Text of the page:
Fast forward to 2015, when Coker started as Bellator President, and most of the talent that helped make Strikeforce what it was were no longer available. All of his top names — from Gilbert Melendez and Josh Thomson, to Luke Rockhold, Cung Le, Tyron Woodley, Daniel Cormier, Dan Henderson, and Tim Kennedy — were all in the UFC.
All of the women that he had used to prove they were capable of competing at the highest levels of MMA, from Ronda Rousey to Miesha Tate to Cris Cyborg, were also gone, as Coker’s work was enough to convince Dana White to bring them over to the UFC.
In Bellator, he had a couple of homegrown names to work with, such as Patricio Pitbull and Michael Chandler, but it never felt like he was able to get anywhere close to challenging the UFC the way he was able to in Strikeforce.
Personally, I feel part of that is due to dropping the tournament format. I know that making fighters cut weight and compete three times in three months was never going to be a sustainable business model, but it did wonders in building up what was, at the time, a relatively unknown roster of fighters. Hector Lombard, Alexander Shlemenko, and Joe Warren may never have reached the heights they did if not for those tournaments.
Coker came in and took the one thing that made Bellator unique and did away with it immediately, turning the promotion into a UFC-lite. And, while he did bring back Grand Prix tournaments to North American MMA, something that he used in Strikeforce, it never felt like those tournaments were able to boost the promotion in the same way the seasonal ones did back in the day.
Coker and Viacom both ensured the end was inevitable
Honestly, it just feels like, since at least 2018, all Coker has been doing is trying to bring back things that worked in Strikeforce in the hopes of them working in Bellator, all to no avail.
Granted, convincing Fedor to fight again was certainly a big deal, and his run to the finals of the Heavyweight Grand Prix will remain as one of the most memorable things about Coker’s tenure, but it didn’t create interest the way Fedor’s Strikeforce run did, even though Fedor’s Bellator record (4-3) is much better than his Strikeforce record (1-3).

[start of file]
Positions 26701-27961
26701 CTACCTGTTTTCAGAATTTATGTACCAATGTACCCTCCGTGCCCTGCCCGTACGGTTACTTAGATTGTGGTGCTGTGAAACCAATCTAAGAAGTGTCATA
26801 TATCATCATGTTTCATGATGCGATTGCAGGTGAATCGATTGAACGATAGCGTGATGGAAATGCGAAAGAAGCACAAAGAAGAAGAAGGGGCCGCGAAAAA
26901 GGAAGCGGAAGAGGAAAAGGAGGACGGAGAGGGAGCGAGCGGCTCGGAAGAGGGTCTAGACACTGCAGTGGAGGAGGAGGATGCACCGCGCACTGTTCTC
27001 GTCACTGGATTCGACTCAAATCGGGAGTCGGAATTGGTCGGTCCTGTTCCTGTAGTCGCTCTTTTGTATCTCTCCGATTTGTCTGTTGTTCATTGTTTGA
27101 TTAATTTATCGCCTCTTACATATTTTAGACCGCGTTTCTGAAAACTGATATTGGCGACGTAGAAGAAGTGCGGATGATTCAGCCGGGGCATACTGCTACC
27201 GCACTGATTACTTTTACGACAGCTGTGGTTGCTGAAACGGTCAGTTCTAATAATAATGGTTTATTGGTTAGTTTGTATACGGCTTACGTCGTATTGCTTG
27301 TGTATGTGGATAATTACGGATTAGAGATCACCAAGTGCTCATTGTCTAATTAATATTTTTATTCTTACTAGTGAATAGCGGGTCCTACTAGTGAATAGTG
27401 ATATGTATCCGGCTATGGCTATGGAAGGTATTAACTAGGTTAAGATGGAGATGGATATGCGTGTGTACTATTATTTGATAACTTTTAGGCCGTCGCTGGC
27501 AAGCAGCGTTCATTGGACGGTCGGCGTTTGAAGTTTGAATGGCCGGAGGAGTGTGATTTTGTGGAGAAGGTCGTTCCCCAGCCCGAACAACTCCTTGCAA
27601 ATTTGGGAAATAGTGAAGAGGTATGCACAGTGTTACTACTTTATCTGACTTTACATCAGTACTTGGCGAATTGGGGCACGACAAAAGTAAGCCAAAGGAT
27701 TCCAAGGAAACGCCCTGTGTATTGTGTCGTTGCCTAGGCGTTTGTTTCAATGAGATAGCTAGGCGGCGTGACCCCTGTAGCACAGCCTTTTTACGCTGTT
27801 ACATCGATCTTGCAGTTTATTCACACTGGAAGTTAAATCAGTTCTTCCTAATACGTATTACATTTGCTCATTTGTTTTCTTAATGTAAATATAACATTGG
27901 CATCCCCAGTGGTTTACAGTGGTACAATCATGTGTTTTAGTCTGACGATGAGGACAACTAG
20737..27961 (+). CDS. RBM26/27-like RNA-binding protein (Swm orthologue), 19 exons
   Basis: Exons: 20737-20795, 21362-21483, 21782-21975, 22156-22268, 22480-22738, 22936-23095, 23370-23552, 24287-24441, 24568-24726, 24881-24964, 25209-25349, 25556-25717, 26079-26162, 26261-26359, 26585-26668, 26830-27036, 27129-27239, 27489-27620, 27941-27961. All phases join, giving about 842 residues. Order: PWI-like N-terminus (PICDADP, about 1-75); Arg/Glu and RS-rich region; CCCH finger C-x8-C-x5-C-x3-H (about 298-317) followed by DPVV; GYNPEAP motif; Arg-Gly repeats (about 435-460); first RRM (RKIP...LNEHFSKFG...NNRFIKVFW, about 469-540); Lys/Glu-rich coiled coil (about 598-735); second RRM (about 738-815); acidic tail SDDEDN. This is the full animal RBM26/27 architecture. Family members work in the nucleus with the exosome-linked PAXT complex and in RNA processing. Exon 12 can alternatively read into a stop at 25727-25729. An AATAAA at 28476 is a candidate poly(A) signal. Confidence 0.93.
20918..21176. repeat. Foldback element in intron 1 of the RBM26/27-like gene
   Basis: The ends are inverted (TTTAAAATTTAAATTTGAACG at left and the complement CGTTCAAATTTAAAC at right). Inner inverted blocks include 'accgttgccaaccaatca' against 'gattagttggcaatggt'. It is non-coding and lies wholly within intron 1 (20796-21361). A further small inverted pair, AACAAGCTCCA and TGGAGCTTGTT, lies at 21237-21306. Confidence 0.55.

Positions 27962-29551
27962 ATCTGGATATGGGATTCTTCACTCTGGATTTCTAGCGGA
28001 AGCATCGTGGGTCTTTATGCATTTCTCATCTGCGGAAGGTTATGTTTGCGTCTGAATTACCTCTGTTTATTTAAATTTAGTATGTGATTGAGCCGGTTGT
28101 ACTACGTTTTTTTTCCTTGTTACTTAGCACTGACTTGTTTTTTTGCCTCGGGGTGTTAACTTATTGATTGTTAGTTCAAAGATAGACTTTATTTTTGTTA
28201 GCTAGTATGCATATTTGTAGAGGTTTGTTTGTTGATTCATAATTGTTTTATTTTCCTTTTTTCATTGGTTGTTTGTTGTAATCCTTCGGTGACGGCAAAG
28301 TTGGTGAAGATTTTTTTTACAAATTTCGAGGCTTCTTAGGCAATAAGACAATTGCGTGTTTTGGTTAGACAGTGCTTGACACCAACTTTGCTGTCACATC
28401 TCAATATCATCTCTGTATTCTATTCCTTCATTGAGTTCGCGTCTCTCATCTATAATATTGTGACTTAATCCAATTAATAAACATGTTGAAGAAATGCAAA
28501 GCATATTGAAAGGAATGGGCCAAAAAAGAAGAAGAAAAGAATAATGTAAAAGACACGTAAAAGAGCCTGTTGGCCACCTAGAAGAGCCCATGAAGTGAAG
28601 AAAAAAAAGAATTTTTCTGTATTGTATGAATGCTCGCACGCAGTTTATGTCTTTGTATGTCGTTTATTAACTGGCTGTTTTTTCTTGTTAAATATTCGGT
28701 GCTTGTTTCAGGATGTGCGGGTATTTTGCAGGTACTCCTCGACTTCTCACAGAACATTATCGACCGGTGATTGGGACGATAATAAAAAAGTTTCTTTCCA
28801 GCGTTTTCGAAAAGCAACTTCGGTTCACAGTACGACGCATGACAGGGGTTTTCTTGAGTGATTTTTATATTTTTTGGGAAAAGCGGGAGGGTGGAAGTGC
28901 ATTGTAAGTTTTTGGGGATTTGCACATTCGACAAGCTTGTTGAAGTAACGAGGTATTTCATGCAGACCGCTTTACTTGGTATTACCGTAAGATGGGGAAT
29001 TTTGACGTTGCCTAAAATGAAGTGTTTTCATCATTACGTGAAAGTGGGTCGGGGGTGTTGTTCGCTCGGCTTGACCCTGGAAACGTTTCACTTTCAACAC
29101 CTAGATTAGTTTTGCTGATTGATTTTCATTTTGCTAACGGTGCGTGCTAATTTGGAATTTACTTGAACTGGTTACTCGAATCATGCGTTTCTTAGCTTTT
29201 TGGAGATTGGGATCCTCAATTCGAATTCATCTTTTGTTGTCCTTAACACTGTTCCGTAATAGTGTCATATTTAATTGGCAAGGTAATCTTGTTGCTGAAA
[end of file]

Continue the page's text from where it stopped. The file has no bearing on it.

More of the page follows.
Aside from the Grand Prixs, Coker’s Bellator legacy has mostly been making due with UFC’s leftovers, taking in castoffs like Bader, Gegard Mousasi, and Liz Carmouche and allowing them the chance to find the success they weren’t able to achieve on the bigger stage.
Now, I wouldn’t put the blame for Bellator’s demise squarely on Coker. A lot of it likely has to do with Viacom. While UFC was getting purchased by Endeavor and making deals with ESPN to become even bigger than they already were, Viacom was stowing Bellator away, moving them off the Paramount Network to the CBS Sports Network and then to Showtime, making little effort to promote any of the company’s events.
Seriously, unless you follow Bellator’s social media or religiously read all of the MMA sites (as you should), would you even know that Bellator has an event this Saturday? Were you even aware that Bellator has an event this Saturday until I just mentioned it now?
And it’s a good main card too (or what’s left of it). Even without Bader, they’re still presenting Carmouche vs. Ilima Lei-McFarlane, Cyborg vs. Cat Zingano, and Usman Nurmagomedov (of the west Dagestan Nurmagomedovs) vs. Brent Primus in what is a nice blend of homegrown talent and fighters who got a second life under Coker’s leadership. It’s the type of matchmaking that could continue to work for Bellator if Viacom cared enough to keep going with it.
But it doesn’t look like that is what’s going to happen. While Bellator 300 is not the last scheduled event, there’s only one more on the calendar, November’s Bellator 301. If these events are the final ones for the promotion, then it’s been quite the roller coaster ride. Hopefully this doesn’t end Coker’s run in MMA but, if it does, he has a lot to look back on and be proud of. He can sit back and see how the careers of stalwarts like the Pitbull brothers or newer stars like A.J. McKee and Johnny Eblen grow from here.
And we, the ones who have begging for years for a true competitor to the UFC to emerge, get to sit back and shake our heads as we watch the same story unfold now with PFL. Best of luck to them. They’re going to need either that or a lot more Saudi money.